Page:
India should reconsider support to One China policy if Beijing does not change stance: Omar

New Delhi: Asserting that the country’s foreign policy should always be based on reciprocity, former Jammu and Kashmir chief minister Omar Abdullah said on Monday if China does not accept “one India” policy, New Delhi should reconsider support to Beijing’s ‘One China’ policy.

Asking why China should have a problem with any meeting in Jammu and Kashmir or any other part of India, the National Conference Vice President said if China continues with this stance, India should also raise questions on Tibet, Taiwan and Hong Kong.

“I think it’s extremely unfortunate that the government of India keeps repeating its (adherence to ) One China policy yet for some reason, China doesn’t reciprocate.

“Our foreign policy should always be based on reciprocity. If China doesn’t accept a one India policy, then why should India accept One China policy,” Omar, a former Minister of State of External Affairs, said.

“It shouldn’t be one-sided that only China can raise questions about what happens in India and not vice versa. I believe that if China is going to continue to do this, then India must also revisit its One China policy,” he told reporters.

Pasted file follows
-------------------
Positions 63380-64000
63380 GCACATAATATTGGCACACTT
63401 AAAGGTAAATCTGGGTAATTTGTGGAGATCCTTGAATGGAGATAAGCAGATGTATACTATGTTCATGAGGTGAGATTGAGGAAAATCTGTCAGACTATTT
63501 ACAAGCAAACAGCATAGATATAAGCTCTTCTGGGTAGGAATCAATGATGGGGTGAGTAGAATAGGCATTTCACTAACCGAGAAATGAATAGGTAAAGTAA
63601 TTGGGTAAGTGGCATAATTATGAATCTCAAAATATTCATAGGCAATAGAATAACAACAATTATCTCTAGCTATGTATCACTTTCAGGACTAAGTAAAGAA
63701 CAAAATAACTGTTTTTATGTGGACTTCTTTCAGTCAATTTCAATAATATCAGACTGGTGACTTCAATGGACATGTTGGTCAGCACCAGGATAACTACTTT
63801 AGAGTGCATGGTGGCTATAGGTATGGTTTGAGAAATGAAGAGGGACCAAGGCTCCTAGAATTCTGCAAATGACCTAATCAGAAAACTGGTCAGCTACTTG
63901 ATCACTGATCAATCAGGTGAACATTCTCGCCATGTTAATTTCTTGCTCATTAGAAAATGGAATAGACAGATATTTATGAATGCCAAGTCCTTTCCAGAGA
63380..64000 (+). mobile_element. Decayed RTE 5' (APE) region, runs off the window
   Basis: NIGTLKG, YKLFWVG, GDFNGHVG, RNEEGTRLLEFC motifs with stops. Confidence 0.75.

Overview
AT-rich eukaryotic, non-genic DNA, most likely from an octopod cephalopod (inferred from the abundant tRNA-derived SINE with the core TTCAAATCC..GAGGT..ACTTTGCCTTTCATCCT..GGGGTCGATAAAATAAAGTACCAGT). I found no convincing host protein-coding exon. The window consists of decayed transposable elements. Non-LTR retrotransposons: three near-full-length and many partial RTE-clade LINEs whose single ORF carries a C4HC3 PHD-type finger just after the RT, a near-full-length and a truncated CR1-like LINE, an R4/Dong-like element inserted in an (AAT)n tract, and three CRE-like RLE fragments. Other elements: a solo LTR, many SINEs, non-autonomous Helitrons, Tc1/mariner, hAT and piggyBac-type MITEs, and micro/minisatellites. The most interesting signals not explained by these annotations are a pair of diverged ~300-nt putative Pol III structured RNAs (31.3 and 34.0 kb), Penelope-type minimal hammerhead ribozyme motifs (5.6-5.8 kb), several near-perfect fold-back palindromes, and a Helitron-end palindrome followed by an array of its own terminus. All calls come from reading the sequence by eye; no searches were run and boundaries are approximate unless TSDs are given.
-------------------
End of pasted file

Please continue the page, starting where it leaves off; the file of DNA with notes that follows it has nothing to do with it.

China, a G20 member, and Pakistan had objected to the decision to hold G20 events in Kashmir, which they call “disputed”.

China also disputes India’s sovereignty over Arunachal Pradesh. India has consistently dismissed such claims by China and Pakistan.

When asked about the issue, Prime Minister Narendra Modi had in an exclusive interview to PTI late last week said, “Such a question would be valid if we had refrained from conducting meetings in those venues. Ours is such a vast, beautiful and diverse nation. When G20 meetings are happening, isn’t it natural that meetings will be held in every part of our country.” 

India held the third G-20 working group meeting on tourism for three days from May 22 in Srinagar. Delegates from all G20 countries, barring China, visited the picturesque Valley for the event. A large number of delegates had also visited Arunachal Pradesh in March for a G-20 event.

Dismissing Chinese claims, India had then said that it was free to hold meetings on its own territory.

By the time India’s G20 presidency term ends, Modi had said, over 220 meetings would have taken place across 60 cities in all 28 states and eight Union territories, and added that over one lakh participants from around 125 nationalities would witness the skills of Indians.

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